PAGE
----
sugar maple Aceraceae Acer saccharum Marsh. Listen to the Latin play symbol: ACSA3 Other Fact Sheets
Leaf: Opposite, simple and palmately veined, 3 to 6 inches long, 5 delicately rounded lobes, entire margin; green above, paler below.
Flower: Light yellow-green, small, clustered, hanging from a long, slender (1 to 3 inch) stem, appearing with or slightly before the leaves in early spring.
Fruit: Two-winged horseshoe-shaped samaras about 1 inch long, appearing in clusters, brown when mature in in the fall.
Twig: Brown, slender and shiny with lighter lenticels; terminal buds brown, very sharp pointed, with tight scales.
Bark: Variable, but generally brown, on older trees it becomes darker, develops furrows, with long, thick irregular curling outward, firm ridges.
Form: Medium to tall tree (to 100 feet) with very dense elliptical crown.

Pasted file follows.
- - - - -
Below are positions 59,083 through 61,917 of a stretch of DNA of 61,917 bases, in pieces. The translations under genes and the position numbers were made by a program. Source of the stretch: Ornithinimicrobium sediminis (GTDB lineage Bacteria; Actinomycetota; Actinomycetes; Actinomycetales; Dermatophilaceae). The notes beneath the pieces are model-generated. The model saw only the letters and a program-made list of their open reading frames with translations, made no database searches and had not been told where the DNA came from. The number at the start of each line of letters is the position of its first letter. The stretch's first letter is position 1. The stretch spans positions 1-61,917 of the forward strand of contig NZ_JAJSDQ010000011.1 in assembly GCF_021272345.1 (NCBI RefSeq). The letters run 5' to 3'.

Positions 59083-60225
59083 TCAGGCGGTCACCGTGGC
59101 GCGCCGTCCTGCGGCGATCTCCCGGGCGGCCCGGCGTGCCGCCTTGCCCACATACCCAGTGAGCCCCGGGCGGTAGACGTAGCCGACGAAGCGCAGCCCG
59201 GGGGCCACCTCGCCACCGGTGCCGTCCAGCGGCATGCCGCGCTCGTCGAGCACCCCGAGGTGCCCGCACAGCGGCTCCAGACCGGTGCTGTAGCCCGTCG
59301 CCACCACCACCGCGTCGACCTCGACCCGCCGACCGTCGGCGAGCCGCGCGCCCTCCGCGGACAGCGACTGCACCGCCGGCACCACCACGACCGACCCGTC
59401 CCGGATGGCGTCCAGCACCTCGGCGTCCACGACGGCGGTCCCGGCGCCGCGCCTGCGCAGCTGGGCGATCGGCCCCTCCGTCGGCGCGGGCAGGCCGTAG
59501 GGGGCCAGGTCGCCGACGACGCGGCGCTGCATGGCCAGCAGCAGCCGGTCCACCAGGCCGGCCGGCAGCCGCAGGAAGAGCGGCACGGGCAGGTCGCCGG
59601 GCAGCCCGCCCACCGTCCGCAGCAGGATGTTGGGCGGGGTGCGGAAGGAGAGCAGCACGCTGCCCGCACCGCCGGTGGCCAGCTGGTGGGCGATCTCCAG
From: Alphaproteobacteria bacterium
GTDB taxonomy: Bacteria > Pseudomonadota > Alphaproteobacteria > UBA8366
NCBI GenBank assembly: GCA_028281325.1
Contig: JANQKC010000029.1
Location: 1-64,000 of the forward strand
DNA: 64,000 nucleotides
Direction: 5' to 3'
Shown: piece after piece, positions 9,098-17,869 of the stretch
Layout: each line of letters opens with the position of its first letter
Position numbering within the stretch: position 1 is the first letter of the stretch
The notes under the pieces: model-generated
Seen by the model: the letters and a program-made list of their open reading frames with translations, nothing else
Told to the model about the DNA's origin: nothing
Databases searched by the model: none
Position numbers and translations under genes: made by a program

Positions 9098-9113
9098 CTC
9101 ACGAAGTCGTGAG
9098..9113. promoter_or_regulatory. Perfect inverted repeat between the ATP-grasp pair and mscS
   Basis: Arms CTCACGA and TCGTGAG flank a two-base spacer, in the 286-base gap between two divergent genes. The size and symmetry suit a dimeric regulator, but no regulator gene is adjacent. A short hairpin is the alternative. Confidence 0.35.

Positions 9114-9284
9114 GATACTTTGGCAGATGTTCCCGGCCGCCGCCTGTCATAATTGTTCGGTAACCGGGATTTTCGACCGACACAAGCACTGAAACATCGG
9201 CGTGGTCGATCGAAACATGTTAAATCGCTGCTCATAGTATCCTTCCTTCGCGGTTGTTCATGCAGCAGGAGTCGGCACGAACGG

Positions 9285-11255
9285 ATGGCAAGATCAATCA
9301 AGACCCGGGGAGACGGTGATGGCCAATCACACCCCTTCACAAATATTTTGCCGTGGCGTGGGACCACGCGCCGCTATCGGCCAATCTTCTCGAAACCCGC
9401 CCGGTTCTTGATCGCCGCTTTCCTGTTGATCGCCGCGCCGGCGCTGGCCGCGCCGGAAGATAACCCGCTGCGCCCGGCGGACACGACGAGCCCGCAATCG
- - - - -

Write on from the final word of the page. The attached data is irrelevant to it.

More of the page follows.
Looks like: red maple - black maple - Norway maple - Florida maple
leaf flower fruit twig bark form1 map
Additional Range Information:
Acer saccharum is native to North America.
Range may be expanded by planting.
See states reporting sugar maple.
More: Fall Color Wood
External Links:
USDAFS Silvics of North America
USDAFS Additional Silvics
Landowner Factsheet
USDA Plants Database
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Dept. of Forest Resources
and Environmental Conservation,
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Photos and text by: John Seiler,
Edward Jensen, Alex Niemiera,
and John Peterson
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